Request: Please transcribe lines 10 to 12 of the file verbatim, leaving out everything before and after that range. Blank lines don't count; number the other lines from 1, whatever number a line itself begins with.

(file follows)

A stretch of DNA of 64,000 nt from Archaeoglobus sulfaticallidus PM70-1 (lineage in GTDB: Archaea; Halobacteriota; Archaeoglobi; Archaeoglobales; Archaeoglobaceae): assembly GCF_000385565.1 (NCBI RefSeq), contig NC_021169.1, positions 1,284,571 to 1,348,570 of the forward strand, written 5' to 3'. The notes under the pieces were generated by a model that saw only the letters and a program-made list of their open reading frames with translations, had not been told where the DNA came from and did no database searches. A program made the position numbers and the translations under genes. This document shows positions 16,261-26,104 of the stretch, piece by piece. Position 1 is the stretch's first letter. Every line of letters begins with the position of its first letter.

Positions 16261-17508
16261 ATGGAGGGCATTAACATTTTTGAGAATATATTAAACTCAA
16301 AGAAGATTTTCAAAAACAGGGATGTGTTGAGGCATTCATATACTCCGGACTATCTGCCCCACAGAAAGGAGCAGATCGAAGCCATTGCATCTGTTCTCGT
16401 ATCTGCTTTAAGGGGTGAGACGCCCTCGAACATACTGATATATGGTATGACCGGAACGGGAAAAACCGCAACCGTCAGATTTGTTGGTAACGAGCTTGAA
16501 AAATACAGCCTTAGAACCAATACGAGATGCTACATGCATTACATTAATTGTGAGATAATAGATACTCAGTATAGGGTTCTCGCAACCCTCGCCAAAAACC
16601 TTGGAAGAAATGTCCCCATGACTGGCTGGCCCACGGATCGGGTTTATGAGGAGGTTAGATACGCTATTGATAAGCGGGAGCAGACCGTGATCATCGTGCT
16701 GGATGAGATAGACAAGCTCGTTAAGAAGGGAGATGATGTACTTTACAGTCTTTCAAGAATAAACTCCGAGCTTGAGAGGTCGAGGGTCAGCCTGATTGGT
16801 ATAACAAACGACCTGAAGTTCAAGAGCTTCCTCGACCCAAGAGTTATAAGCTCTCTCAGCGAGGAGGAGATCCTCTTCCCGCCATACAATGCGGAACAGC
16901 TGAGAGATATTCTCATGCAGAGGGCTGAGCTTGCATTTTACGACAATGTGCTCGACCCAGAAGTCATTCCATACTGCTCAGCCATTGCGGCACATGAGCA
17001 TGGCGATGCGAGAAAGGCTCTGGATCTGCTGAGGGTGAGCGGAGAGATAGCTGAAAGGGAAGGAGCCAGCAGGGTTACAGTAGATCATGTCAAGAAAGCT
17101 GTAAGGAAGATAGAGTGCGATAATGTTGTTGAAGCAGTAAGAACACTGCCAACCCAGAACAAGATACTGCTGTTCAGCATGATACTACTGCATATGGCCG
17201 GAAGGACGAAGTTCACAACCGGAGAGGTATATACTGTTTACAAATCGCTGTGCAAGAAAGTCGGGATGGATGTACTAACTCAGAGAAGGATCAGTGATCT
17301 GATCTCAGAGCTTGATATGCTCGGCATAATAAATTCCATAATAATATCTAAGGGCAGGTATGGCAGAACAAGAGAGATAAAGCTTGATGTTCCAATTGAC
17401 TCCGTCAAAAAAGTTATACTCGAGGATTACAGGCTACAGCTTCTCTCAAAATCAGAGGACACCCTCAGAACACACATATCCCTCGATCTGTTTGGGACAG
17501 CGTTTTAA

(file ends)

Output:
16901 TGAGAGATATTCTCATGCAGAGGGCTGAGCTTGCATTTTACGACAATGTGCTCGACCCAGAAGTCATTCCATACTGCTCAGCCATTGCGGCACATGAGCA
17001 TGGCGATGCGAGAAAGGCTCTGGATCTGCTGAGGGTGAGCGGAGAGATAGCTGAAAGGGAAGGAGCCAGCAGGGTTACAGTAGATCATGTCAAGAAAGCT
17101 GTAAGGAAGATAGAGTGCGATAATGTTGTTGAAGCAGTAAGAACACTGCCAACCCAGAACAAGATACTGCTGTTCAGCATGATACTACTGCATATGGCCG